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Sorry about the delay - I have been travelling and had variable internet connectivity. You have answered and dealt with the queries and suggestions very well and I think that the referees comments have had a positive impact on this paper.
Both reviewers have been very positive about this paper and I agree with them. It seems quite incongruous that such an iconic area has such limited fisheries management measures. I have annotated a version of the pdf. Many comments are just minor grammatical corrections and some are suggestions that you may not agree with.
The reporting was generally fine. However there were a few sentences that needed clarification (see pdf and word doc for comments), also below...
Abstract – See suggestions, wasn’t clear whether the bycatch ratio was by weight or numbers, I know it’s implicitly the former though perhaps better to make explicit. Your percentages were not clear in terms of what they referred to (i.e. number of species of shark classified as bycatch, total numbers, or weight?). Perhaps better to say “target catch” than “catch composition”.
For recommended management measures wasn’t too sure whether all of these flowed from your research findings. E.g. you recommend spatio-temporal closures, though your study doesn’t really have a spatial or temporal component.
Line 34: I’m unsure why bycatch is especially an issue where serious ecosystem degradation has already been observed? Though you clarify this in line 41.
Line 64: Substitute “artisan” for “low technologically advanced”.
Line 65: Not too sure if I agree with this statement. Many are often unregulated and not managed, this a particular problem in small-scale fisheries where there is multiple access.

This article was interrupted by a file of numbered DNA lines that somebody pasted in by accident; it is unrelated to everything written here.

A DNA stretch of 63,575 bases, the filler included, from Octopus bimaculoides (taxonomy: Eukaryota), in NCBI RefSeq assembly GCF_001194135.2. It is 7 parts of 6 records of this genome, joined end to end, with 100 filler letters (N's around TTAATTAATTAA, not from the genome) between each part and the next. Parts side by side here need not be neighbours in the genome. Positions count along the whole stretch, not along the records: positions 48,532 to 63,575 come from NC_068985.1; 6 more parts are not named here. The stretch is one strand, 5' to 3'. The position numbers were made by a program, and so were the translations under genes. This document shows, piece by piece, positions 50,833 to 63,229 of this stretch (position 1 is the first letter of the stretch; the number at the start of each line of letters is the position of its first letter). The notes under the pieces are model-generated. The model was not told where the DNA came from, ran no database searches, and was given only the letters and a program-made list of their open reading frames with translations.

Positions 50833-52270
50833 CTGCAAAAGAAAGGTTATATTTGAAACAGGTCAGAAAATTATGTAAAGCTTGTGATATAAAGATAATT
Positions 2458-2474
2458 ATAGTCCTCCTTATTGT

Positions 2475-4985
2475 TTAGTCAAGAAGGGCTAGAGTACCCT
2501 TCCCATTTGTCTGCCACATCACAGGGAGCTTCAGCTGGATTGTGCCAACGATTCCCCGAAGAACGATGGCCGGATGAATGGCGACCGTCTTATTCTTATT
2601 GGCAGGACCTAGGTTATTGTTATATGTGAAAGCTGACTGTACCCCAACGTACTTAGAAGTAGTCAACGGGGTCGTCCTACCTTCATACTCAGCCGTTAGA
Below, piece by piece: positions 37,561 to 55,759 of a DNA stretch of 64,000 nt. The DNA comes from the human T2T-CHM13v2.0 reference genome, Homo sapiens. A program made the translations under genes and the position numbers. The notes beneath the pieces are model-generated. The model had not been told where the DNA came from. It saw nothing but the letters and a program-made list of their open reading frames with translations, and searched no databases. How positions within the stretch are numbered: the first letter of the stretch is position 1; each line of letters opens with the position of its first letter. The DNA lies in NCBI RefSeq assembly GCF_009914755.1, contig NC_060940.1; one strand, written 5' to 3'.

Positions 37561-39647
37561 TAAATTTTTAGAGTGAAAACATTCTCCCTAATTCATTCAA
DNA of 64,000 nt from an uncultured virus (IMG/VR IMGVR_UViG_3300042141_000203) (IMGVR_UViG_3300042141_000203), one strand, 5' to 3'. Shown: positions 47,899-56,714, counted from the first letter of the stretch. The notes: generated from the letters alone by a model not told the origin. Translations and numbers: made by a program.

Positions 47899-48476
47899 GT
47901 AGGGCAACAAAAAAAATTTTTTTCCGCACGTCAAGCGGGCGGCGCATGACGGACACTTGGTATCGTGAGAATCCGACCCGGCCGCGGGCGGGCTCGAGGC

Appears technically competent, though see below:
Line 167: For your prediction of bycatch sizes I wondered if you could take into account the length of maturity for the species you studied (a crude estimate could probably be found on Fish Base)? This would be particularly informative for management as it would allow you to identify which species are being caught before they have chance to reproduce.
Findings appear to be valid.
Generally think that there needs to be a more thorough discussion of what the data you collected means for specific management measures, and less drawing on case-studies elsewhere. You could maybe suggest what further research would be needed to improve management?
This is a fairly straightforward and solid piece of work that was relatively easy to interpret. As the first study of it's kind on this fishery (somewhat surprisingly) this work will certainly serve as a very useful reference point for consideration of how to improve management of the fishery. The text was relatively well written and appropriately referenced. Findings were also clearly presented and soundly interpreted. As such I believe this is a worthwhile study which should be published. However I do have some specific comments on the text along with suggestions with how it should be improved in certain places.